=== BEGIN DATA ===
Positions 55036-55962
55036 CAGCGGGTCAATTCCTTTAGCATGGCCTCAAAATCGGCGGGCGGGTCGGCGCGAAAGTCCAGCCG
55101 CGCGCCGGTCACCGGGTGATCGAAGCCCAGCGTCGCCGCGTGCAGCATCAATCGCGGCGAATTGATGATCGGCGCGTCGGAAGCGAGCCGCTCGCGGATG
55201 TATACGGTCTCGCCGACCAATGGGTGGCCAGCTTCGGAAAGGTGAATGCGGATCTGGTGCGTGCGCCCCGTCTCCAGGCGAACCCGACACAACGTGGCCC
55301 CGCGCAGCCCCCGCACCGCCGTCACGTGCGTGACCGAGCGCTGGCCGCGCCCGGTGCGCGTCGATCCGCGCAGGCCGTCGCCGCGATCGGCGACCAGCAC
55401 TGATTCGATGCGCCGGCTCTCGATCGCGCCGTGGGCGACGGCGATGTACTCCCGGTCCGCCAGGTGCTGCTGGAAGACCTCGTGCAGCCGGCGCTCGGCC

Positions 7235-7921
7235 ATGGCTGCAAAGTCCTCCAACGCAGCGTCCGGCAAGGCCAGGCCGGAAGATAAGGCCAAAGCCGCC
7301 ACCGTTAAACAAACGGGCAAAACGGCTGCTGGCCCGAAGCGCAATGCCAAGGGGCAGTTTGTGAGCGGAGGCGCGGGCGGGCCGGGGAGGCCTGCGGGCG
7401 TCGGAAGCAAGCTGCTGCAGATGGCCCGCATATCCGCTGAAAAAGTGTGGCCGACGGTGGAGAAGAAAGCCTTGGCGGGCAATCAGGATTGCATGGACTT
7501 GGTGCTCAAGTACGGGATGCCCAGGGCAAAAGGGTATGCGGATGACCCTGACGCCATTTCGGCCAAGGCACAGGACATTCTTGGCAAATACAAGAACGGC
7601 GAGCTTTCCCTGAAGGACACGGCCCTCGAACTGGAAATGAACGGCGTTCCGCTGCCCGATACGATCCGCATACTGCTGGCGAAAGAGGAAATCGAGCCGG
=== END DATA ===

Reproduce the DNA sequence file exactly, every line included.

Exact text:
Positions 55036-55962
55036 CAGCGGGTCAATTCCTTTAGCATGGCCTCAAAATCGGCGGGCGGGTCGGCGCGAAAGTCCAGCCG
55101 CGCGCCGGTCACCGGGTGATCGAAGCCCAGCGTCGCCGCGTGCAGCATCAATCGCGGCGAATTGATGATCGGCGCGTCGGAAGCGAGCCGCTCGCGGATG
55201 TATACGGTCTCGCCGACCAATGGGTGGCCAGCTTCGGAAAGGTGAATGCGGATCTGGTGCGTGCGCCCCGTCTCCAGGCGAACCCGACACAACGTGGCCC
55301 CGCGCAGCCCCCGCACCGCCGTCACGTGCGTGACCGAGCGCTGGCCGCGCCCGGTGCGCGTCGATCCGCGCAGGCCGTCGCCGCGATCGGCGACCAGCAC
55401 TGATTCGATGCGCCGGCTCTCGATCGCGCCGTGGGCGACGGCGATGTACTCCCGGTCCGCCAGGTGCTGCTGGAAGACCTCGTGCAGCCGGCGCTCGGCC

Positions 7235-7921
7235 ATGGCTGCAAAGTCCTCCAACGCAGCGTCCGGCAAGGCCAGGCCGGAAGATAAGGCCAAAGCCGCC
7301 ACCGTTAAACAAACGGGCAAAACGGCTGCTGGCCCGAAGCGCAATGCCAAGGGGCAGTTTGTGAGCGGAGGCGCGGGCGGGCCGGGGAGGCCTGCGGGCG
7401 TCGGAAGCAAGCTGCTGCAGATGGCCCGCATATCCGCTGAAAAAGTGTGGCCGACGGTGGAGAAGAAAGCCTTGGCGGGCAATCAGGATTGCATGGACTT
7501 GGTGCTCAAGTACGGGATGCCCAGGGCAAAAGGGTATGCGGATGACCCTGACGCCATTTCGGCCAAGGCACAGGACATTCTTGGCAAATACAAGAACGGC
7601 GAGCTTTCCCTGAAGGACACGGCCCTCGAACTGGAAATGAACGGCGTTCCGCTGCCCGATACGATCCGCATACTGCTGGCGAAAGAGGAAATCGAGCCGG